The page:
Since the moment Rafael Soriano signed with the Yankees, people have been reporting that the Brian Cashman wasn’t the one who pulled the trigger on the deal. It was his higher ups, it’s been said, going against Cashman’s wishes. Today Cashman confirmed that:
“I didn’t recommend it … I’m charged with obviously winning a championship. I’m charged with building a farm system. I’m charged with getting the payroll down, and this certainly will help us try to win a championship. There’s no doubt about that, so that’s in the plus column, but I didn’t recommend it, just because I didn’t think it was an efficient way to allocate the remaining resources we have, and we had a lot of debate about that … My plan would be patience and waiting. They obviously acted. And we are better, there’s no doubt about it.”
He was pretty up front about it all, actually, as was team president Randy Levine, who said that the Yankees have a “sacred obligation” to the fans. That obligation is to win now, and that’s the case even if it comes at the expense of Cashman’s long term plans.
Like I said when it went down: it’s not that big of a deal. At least not on the Yankees. If it was a battle for the soul of the team or if doing X prevents them from doing Y, sure, there’s an issue. But it’s not like signing Soriano will bankrupt the Yankees. It’s not like it’s going to make Brian Cashman an ineffective leader. If he goes to Hal Steinbrenner and says “hey, we need $5 million more for player development this year because the Soriano deal blew our budget projection,” he’ll get his $5 million.
Why? Because that’s all part of the “sacred trust” too. A trust that will only be at risk if there isn’t enough money there to fulfill it. Which, in the Yankees’ case, will be never.
Steve Gilbert of MLB.com reports that the Diamondbacks and outfielder A.J. Pollock have avoided arbitration by agreeing to a two-year extension. The deal is worth $10.25 million, per ESPN’s Buster Olney.
Pollock was arbitration-eligible for the first time this winter. The 28-year-old requested $3.9 million and was offered $3.65 million by the Diamondbacks when figures were exchanged on January 15. It wasn’t much of a gap, but the two sides were ultimately able to find common ground on a multi-year deal. Pollock will still be under team control for one more year after this new deal expires.
Pollock is coming off a breakout 2015 where he batted .315/.367/.498 with 20 home runs, 76 RBI, and 39 stolen bases over 157 games. He ranked sixth among position players with 7.4 WAR (Wins Above Replacement), according to Baseball Reference.
The Blue Jays and 2015 American League Most Valuable Player Josh Donaldson have avoided arbitration by agreeing to a two-year, $29 million contract, reports Shi Davidi of Sportsnet.ca.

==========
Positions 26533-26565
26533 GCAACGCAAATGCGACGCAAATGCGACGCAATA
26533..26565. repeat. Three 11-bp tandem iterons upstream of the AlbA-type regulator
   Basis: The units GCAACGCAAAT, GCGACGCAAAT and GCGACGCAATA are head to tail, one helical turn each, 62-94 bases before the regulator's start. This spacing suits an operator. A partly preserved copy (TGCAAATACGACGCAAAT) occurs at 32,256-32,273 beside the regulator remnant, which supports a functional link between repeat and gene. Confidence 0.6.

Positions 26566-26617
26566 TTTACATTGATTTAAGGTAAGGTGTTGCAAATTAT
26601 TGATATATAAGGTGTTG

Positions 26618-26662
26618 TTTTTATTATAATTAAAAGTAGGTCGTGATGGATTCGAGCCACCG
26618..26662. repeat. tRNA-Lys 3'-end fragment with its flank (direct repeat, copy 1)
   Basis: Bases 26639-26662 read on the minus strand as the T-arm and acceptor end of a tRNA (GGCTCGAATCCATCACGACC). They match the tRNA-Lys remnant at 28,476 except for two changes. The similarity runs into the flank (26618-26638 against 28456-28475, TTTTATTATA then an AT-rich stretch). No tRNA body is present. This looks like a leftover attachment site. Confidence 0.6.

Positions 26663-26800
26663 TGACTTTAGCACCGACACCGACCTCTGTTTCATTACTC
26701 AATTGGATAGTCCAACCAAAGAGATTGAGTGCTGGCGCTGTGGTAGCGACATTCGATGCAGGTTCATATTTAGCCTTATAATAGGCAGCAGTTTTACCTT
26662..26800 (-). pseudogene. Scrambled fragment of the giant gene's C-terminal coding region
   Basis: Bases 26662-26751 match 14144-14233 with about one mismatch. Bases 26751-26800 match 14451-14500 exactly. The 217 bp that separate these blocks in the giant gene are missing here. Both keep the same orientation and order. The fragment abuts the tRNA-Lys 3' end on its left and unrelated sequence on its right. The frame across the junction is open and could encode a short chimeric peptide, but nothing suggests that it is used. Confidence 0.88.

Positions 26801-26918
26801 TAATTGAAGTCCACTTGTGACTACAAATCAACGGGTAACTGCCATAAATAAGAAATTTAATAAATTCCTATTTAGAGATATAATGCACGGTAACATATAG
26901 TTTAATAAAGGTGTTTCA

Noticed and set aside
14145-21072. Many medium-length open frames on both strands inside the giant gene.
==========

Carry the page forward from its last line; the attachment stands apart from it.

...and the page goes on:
Donaldson was arbitration-eligible for the second time this winter. He filed for $11.8 million and was offered $11.35 million by the Blue Jays when figures were exchanged last month. It wasn’t a big gap, but since the Blue Jays are a “file and trial” team, they bring these cases to an arbitration hearing unless a multi-year deal can be worked out. As opposed to last winter, they were able to avoid a hearing this time around. Donaldson was originally a Super Two player, so he’ll still have one year of arbitration-eligibility once this two-year deal is completed.
The 30-year-old Donaldson is coming off a monster first season in Toronto where he batted .297/.371/.568 with 41 homers while leading the American League with 123 RBI.
Brandon Belt filed for $7.5 million and was offered $5.3 million by the Giants when arbitration figures were exchanged last month. That’s a pretty sizable gap. While there’s still a chance that an agreement will be worked out at the last minute, Henry Schulman of the San Francisco Chronicle reports that an arbitration hearing is scheduled for Wednesday.
The Giants haven’t gone to an arbitration hearing since 2004, when they lost to catcher A.J. Pierzynski. Schulman hears from one person involved that because of the gap between Belt and the Giants, there’s a real chance this will break that string and require a hearing.
Belt batted .280/.356/.478 with 18 home runs and 68 RBI over 137 games in 2015, but he dealt with concussion symptoms for the second straight season. An arbitration hearing could bring some unpleasant conversation to the surface.
The Padres have inked veteran utility player Skip Schumaker to a minor league contract, per FOX Sports’ Ken Rosenthal.
Schumaker, who turned 36 last week, has spent the last two seasons with the Reds. He batted .242/.306/.336 with one home run and 21 RBI over 131 games last season while making starts between all three outfield spots and second base. Cincinnati cut ties with him in November after declining a $2.5 million club option for 2016.
While Schumaker had to settle for a non-guaranteed deal here, it would be no surprise to see him land a bench job with the Padres come Opening Day.